Presenting its worst ever financial results on November 25 in Paris, French supplier Zodiac Aerospace said it continues to suffer from its well-publicized airliner seat crisis. By November 24 its backlog of delayed seat deliveries stood at 500 “packs,” or the equivalent of 1,500 economy seats.
Meanwhile, the group’s core annual revenues fell to €314.1 million ($334 million), a shortfall of 44 percent for 2014/2015 compared with the last fiscal year. “These figures don't please us; it is a fiscal year that doesn't satisfy us,” said Zodiac Aerospace CEO Olivier Zarrouati.
Considering the difficult situation, Zodiac Aerospace remains extremely careful on financial guidance, predicting an operational margin of 10 percent for the fiscal year 2015/2016 and 12 percent for the year after. Significantly, the French manufacturer doesn't foresee to return to normal in just one year. Its expects its transformation plan Focus, launched last spring to reorganize the production process within the company, to last at least 18 months.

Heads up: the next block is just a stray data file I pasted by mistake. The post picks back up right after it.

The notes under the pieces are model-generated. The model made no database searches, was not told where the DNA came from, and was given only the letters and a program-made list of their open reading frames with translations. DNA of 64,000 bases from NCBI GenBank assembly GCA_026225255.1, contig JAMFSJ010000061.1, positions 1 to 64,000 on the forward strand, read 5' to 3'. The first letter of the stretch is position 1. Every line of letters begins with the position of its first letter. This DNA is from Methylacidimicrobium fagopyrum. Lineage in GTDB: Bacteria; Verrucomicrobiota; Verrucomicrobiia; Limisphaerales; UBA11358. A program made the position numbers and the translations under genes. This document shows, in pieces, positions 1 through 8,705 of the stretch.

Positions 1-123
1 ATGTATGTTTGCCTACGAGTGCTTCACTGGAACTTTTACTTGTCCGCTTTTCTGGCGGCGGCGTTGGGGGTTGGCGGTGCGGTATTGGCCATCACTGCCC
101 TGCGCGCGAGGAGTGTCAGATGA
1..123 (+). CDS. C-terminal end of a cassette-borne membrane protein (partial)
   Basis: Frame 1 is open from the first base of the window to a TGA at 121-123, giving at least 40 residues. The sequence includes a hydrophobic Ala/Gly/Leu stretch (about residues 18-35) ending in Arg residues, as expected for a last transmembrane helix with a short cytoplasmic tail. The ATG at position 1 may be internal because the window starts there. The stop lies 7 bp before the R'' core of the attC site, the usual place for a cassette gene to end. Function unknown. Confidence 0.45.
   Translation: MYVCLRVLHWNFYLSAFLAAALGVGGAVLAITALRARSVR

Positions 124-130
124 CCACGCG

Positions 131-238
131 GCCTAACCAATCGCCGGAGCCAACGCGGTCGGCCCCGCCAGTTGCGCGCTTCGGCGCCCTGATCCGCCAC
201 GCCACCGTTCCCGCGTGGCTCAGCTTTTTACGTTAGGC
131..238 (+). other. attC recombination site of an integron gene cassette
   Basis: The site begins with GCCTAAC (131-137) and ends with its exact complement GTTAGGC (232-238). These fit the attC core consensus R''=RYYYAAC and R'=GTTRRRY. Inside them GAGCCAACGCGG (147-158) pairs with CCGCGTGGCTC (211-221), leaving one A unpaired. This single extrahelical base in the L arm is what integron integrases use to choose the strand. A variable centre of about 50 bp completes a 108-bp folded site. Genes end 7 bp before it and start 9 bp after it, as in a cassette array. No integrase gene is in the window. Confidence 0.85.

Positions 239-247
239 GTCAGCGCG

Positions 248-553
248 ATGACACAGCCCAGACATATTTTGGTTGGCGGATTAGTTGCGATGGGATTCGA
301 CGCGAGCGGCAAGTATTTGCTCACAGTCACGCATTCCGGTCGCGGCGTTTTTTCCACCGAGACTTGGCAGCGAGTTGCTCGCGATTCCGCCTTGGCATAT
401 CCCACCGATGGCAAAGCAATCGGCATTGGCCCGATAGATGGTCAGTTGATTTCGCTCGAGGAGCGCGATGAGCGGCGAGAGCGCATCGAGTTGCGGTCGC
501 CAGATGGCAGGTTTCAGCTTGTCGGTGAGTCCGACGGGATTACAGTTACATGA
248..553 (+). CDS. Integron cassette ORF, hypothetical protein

The plan started with a review of all production processes. After identifying the problems during the summer, from the lack of engineers to supply chain weaknesses, Zodiac decided to reorganized its management with the help of external consulting and after extensive reviews with its customers.
“Since September we haven’t discovered bad news,” said Zarrouti, confirming that the summer has brought several unfortunate surprises for the company. Certification problems and supplier delays didn't help matters, and the company now concedes its “growth crisis” involves on all platforms, from its private jet business to the Airbus A380.
Airbus CEO Fabrice Bregier has described the seat problems as “unacceptable,” sending Airbus experts to Zodiac’s production unit in Santa Maria, California, which specializes in business and first class seats and stands as the center of the seat-delay crisis. To help alleviate the bottleneck, Airbus experts traveled there to help engineers improve the production processes.
Zodiac says it still believes in its business model and has so far reached agreements with the airlines affected by the seats delivery delays, including American Airlines, which in September to bring the case in front of a judge, resulting in the cancellation of part of its contract with the seat supplier.